In the News

  1. March 31, 2023
    • Galit Levi Dunietz

    Women with multiple sclerosis are more likely than those without MS to report sleep disorders such as obstructive sleep apnea, insomnia and sleepiness, according to research by Tiffany Braley and Galit Levi Dunietz, associate professors of neurology. “Sleep disorders have gained substantial recognition for their role in cognitive decline, which affects up to 70% of people with multiple sclerosis,” Braley said.

  2. March 31, 2023
    • Jeffrey Veidlinger

    Jeffrey Veidlinger, professor of history and Judaic studies, says a recent Michigan Republican Party social media post linking the Holocaust to gun control was not only offensive but factually wrong: “(Disarming) Jews was not the first thing the Nazis did. They had already stripped Jews of citizenship and barred Jews from professional service, barred Jews from medicine and dentistry and schools.”

    Michigan Advance
  3. March 31, 2023
    • Richard Miech

    “If you ask me, it’s one of the biggest health successes of the century. Once you start smoking, you’re more likely to move on to other drugs,” said Richard Miech, research professor at the Institute for Social Research, on the success of a national anti-smoking campaign 25 years ago that seeded a dramatic decline in teen smoking and tamped down teen drug use.

    The Hill
  4. March 30, 2023
    • Photo of Tom Ivacko

    “There’s been a very concerted, ongoing effort with very strong media behind it to convince people that there are enemies in the public sector, undercutting their own democracy and working against the interests of the people,” said Tom Ivacko, executive director of the Center for Local, State, and Urban Policy.

    Wisconsin Public Radio
  5. March 30, 2023
    • Heather Ann Thompson

    Requiring prisoners in Michigan to routinely stand in line in inclement weather to wait for their medications is “unconscionable,” says Heather Ann Thompson, professor of history, of Afroamerican and African studies, and in the Residential College: “No one who is allowing this to happen … would remotely allow their own parents, siblings or children needing care to be treated this way.”

    Detroit Free Press
  6. March 30, 2023
    • Rick Hall

    The caricature of lobbying as legal bribery is misguided since an overwhelming majority of it is done with allies, says Rick Hall, professor of political science and public policy: “It’s not a wink and a nod; here’s a campaign check. That is really uncommon. You’re going in and talking with people you don’t need to bribe. They mostly have the same policy objectives you do.”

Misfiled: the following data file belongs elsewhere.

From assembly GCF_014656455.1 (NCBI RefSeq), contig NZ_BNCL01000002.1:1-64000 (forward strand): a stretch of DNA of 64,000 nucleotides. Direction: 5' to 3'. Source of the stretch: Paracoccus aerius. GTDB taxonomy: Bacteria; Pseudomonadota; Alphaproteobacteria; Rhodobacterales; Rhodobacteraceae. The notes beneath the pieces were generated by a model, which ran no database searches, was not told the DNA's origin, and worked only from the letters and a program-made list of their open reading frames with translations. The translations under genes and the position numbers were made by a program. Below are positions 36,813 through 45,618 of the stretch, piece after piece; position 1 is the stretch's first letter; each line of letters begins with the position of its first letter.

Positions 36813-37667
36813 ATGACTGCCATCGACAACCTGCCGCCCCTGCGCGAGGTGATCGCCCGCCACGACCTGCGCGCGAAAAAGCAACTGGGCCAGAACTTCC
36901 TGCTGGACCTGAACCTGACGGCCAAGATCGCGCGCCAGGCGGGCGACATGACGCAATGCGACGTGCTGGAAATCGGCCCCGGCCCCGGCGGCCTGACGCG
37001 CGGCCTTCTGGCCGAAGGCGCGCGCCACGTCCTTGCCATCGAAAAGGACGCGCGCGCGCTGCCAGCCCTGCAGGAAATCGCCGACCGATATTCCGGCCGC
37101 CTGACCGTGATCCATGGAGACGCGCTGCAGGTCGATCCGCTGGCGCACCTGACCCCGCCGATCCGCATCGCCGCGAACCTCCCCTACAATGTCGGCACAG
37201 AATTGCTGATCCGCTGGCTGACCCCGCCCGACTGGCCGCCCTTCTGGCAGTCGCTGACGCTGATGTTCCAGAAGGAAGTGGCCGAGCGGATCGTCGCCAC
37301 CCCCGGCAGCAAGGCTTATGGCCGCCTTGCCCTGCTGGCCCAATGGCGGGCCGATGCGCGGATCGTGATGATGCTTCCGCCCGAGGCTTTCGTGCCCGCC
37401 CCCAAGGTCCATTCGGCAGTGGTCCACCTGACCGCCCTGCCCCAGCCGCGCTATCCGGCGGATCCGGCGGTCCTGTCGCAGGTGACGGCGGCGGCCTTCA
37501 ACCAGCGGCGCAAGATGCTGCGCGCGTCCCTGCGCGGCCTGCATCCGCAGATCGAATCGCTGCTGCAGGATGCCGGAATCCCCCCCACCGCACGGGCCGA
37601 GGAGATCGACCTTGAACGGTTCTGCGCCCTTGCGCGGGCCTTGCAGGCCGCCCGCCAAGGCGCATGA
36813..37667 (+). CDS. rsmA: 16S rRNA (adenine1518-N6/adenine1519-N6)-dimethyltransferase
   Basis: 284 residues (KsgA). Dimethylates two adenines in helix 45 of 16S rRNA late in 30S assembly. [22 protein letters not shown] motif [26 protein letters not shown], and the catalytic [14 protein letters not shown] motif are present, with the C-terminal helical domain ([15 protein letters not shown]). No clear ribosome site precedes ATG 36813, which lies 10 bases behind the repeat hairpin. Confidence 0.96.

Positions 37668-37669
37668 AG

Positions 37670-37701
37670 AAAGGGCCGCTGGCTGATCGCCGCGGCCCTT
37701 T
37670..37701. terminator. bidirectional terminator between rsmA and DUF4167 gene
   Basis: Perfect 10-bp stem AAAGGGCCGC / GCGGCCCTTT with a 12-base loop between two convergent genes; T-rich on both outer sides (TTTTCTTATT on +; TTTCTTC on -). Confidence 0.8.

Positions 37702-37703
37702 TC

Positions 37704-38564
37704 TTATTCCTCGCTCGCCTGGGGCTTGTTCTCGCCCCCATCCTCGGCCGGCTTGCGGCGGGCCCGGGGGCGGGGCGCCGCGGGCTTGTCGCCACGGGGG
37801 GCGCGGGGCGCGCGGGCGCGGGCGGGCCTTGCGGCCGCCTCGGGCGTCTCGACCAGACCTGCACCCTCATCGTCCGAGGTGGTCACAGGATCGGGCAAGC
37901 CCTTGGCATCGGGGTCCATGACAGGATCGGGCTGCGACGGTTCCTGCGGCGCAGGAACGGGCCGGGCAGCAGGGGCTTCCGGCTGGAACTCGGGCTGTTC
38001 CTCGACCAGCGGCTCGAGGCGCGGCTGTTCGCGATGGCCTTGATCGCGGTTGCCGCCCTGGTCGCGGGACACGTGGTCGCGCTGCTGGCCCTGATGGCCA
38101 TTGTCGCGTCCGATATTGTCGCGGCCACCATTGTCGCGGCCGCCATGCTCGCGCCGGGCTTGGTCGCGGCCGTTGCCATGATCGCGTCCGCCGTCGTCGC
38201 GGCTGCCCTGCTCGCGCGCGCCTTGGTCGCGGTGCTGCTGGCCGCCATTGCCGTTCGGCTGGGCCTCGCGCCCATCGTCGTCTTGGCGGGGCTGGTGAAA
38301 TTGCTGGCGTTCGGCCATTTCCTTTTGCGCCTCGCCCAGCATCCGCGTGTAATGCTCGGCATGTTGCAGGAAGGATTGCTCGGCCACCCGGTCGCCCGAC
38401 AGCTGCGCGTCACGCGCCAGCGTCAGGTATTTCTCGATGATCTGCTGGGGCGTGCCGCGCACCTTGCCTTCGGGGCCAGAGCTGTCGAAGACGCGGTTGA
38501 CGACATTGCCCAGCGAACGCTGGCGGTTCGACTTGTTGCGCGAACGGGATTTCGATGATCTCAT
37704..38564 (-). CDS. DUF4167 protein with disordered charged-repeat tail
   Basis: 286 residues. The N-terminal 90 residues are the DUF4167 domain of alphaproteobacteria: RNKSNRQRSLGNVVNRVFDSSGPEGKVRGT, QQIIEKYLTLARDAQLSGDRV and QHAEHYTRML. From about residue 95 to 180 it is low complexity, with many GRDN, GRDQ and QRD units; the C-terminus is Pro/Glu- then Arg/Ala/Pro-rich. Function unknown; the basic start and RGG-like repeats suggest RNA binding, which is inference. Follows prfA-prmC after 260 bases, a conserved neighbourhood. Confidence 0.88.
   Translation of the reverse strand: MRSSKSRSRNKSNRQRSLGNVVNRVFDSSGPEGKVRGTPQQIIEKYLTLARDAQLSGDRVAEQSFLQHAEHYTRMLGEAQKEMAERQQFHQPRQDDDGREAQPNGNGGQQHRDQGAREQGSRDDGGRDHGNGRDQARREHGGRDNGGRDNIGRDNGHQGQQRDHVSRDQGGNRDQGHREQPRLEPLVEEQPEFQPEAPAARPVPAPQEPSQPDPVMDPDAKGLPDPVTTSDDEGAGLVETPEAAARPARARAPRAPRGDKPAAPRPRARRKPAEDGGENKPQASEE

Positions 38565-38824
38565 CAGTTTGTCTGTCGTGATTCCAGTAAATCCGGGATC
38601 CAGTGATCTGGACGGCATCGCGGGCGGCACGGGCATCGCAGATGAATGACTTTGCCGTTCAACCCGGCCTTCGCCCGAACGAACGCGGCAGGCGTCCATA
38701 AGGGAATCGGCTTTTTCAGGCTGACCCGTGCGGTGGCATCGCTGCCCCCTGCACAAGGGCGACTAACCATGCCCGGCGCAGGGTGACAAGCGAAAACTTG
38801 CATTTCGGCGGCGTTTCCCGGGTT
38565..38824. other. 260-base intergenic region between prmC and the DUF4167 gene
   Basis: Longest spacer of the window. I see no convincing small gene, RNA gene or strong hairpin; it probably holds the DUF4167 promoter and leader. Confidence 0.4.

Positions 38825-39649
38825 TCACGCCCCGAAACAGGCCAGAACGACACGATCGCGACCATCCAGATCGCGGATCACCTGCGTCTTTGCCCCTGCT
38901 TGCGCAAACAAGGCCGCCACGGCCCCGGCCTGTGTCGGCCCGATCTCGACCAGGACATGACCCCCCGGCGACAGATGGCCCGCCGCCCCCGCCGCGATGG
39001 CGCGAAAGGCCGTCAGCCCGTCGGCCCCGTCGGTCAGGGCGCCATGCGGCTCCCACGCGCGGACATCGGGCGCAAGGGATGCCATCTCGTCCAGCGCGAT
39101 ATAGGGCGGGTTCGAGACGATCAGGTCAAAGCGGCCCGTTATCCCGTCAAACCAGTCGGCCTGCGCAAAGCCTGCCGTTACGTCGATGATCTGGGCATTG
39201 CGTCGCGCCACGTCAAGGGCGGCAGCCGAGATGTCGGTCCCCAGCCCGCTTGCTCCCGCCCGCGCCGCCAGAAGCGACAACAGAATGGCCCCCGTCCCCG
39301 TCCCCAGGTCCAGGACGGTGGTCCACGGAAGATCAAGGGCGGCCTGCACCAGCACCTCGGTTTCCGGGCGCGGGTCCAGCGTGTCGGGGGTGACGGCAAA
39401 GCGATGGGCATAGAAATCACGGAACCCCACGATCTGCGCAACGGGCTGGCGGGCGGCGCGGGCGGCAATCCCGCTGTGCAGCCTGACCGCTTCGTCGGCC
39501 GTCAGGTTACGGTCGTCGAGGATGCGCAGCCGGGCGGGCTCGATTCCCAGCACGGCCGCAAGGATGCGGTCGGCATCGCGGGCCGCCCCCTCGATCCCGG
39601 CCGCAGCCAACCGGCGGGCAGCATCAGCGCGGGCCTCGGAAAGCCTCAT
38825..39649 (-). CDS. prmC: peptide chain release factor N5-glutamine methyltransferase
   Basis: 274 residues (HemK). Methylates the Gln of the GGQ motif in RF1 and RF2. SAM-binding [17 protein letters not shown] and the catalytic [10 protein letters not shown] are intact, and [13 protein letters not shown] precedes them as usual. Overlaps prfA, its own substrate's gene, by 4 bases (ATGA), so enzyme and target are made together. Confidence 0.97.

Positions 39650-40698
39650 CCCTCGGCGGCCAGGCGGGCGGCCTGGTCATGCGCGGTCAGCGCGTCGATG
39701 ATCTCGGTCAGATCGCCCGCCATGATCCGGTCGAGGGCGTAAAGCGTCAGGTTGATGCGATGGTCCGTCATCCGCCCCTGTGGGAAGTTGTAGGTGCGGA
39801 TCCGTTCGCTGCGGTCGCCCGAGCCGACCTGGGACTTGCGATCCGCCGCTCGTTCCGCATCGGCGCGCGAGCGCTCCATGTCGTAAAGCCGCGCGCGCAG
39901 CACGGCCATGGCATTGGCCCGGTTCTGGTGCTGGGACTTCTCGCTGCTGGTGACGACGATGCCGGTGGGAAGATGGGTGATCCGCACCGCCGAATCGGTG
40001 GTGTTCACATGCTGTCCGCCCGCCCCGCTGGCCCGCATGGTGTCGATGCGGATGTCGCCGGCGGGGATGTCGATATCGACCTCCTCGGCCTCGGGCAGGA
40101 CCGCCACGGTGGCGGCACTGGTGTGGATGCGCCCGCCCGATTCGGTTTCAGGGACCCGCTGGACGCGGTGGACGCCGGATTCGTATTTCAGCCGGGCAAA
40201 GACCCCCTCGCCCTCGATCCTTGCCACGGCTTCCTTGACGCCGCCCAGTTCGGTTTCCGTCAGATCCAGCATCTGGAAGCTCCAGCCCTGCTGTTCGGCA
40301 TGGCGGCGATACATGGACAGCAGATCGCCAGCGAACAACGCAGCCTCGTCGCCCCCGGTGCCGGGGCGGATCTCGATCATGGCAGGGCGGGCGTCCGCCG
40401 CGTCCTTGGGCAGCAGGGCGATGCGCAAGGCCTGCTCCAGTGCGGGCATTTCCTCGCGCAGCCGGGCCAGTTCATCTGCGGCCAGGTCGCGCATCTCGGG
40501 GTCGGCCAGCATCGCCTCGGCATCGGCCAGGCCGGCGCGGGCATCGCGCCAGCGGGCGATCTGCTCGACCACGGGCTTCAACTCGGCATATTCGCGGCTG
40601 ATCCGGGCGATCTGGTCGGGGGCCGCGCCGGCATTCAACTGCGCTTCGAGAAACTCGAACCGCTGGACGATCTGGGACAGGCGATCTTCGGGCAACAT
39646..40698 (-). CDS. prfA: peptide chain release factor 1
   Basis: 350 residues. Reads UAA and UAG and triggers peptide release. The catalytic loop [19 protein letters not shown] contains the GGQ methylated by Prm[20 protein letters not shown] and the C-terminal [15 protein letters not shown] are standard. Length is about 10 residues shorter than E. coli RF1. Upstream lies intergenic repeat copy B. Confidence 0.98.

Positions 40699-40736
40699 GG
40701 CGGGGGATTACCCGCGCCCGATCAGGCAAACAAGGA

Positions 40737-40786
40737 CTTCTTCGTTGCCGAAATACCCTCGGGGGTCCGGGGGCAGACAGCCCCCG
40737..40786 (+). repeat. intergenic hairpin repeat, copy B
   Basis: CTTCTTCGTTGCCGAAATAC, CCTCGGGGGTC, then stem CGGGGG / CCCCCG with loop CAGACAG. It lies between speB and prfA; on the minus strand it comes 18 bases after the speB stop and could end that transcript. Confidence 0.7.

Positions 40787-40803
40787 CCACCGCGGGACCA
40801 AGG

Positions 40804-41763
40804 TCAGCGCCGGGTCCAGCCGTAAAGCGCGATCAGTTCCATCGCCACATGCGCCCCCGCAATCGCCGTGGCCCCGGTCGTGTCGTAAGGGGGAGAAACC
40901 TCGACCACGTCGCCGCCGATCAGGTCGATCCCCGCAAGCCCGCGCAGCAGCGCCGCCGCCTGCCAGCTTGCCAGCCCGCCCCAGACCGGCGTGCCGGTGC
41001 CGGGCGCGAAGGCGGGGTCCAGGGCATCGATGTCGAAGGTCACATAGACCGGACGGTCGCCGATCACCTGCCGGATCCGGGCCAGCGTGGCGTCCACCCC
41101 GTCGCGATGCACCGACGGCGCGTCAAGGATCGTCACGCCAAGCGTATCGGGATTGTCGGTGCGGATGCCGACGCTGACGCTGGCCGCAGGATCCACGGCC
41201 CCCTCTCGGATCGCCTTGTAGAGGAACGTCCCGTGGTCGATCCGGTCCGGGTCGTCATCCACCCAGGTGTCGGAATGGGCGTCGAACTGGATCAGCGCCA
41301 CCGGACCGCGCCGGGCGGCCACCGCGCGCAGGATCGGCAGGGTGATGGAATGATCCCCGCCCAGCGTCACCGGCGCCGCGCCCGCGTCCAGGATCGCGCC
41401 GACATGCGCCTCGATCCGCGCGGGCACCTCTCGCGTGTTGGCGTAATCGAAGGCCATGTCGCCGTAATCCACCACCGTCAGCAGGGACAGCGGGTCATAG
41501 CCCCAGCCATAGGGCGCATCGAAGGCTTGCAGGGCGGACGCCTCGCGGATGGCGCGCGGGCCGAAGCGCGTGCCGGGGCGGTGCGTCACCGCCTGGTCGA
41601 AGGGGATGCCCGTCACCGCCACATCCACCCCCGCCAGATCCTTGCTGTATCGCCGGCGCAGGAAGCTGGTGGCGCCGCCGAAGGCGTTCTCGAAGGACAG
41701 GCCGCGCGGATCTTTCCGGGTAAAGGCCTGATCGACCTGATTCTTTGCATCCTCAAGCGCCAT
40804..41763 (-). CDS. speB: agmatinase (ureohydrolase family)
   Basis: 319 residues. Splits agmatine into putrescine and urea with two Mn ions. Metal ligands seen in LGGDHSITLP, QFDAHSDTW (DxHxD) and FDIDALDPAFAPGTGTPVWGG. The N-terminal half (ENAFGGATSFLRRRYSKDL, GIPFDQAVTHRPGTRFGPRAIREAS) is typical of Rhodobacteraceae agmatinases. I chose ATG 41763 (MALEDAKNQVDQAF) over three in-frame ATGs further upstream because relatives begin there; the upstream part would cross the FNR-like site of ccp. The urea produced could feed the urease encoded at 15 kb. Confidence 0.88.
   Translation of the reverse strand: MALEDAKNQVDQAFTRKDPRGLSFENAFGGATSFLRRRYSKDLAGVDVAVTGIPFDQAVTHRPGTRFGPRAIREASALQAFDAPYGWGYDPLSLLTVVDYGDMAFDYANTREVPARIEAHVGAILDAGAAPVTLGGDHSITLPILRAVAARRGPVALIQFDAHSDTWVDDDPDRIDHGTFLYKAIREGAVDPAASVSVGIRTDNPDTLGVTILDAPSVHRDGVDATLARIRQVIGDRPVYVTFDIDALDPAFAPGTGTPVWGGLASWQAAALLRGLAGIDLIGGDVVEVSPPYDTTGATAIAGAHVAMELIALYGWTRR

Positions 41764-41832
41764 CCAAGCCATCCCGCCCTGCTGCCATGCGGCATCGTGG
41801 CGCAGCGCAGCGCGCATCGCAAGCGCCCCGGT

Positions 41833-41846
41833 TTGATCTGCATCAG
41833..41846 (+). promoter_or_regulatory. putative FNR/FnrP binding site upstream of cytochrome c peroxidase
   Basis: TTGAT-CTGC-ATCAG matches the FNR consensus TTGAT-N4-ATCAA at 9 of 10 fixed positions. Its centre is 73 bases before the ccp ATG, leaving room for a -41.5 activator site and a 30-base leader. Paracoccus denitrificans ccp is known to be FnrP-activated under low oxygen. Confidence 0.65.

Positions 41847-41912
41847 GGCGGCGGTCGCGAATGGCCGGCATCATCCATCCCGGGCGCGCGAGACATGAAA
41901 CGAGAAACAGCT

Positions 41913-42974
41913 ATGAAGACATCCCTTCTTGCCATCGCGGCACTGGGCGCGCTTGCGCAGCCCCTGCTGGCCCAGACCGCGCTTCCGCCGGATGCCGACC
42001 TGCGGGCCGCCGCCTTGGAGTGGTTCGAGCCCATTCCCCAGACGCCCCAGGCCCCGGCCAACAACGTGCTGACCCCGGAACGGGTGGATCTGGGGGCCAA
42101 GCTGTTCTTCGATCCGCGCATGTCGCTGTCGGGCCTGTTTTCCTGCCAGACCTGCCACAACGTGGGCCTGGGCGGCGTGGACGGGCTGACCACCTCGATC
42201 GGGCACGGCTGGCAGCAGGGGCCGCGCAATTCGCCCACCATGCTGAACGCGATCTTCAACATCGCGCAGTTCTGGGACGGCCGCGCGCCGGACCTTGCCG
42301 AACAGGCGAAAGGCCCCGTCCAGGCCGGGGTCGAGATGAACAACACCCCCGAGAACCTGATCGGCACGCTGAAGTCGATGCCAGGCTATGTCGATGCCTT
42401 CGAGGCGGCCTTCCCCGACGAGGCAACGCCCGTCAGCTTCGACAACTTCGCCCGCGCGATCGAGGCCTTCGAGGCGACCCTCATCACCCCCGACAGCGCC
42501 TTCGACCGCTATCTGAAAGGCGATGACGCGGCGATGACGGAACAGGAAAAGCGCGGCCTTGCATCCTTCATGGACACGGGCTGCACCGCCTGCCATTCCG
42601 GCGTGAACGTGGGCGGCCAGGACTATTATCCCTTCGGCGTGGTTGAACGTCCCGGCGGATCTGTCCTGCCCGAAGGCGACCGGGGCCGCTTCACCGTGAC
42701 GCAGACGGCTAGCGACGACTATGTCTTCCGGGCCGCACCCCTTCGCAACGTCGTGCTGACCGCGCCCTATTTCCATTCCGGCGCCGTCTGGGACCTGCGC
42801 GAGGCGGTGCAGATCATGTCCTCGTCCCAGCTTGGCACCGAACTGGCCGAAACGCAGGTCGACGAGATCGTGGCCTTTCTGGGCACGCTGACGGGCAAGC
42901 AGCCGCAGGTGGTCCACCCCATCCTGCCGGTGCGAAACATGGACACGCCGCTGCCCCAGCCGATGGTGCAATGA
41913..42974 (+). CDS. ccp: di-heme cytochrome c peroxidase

The Detroit News
  7. March 29, 2023
    • Yingxiao Zhang

    “The pollen season is shifting earlier and earlier over the United States. The total pollen production will increase by 18% at the end of the century over southeastern Michigan with temperature and precipitation effects,” said Yingxiao Zhang, doctoral student in climate and space sciences and engineering, whose research shows a link between climate change and increased pollen production.

    Bridge Detroit
  8. March 29, 2023
    • Nicholson Price

    “HIPAA really doesn’t reach apps or places where patients share their own information. So that’s generally not preventing companies or app developers from sharing or selling or licensing this sort of data,” said Nicholson Price, professor of law, on consumers’ expectations that the Health Insurance Portability and Accountability Act safeguards their health data in all contexts.

    The Wall Street Journal
  9. March 29, 2023
    • April Zeoli

    Eight times as many children are shot and killed at home as in school shootings partly because the shooter has chosen the victims, not opened fire indiscriminately. “If someone intends to kill their family, they will make targeted shots and make sure they kill,” said April Zeoli, associate professor of health management and policy and policy core director of the Institute for Firearm Injury Prevention.

    USA Today
  10. March 28, 2023
    • Sara Hughes

    “In many places, bottled water is an important source of safe drinking water absent adequate public water supply systems,” said Sara Hughes, associate professor of environment and sustainability. “But the bottled water industry actively encourages distrust of tap water, which does erode public support and investment in public drinking water systems even where the water is available and safe to drink.”

    Popular Science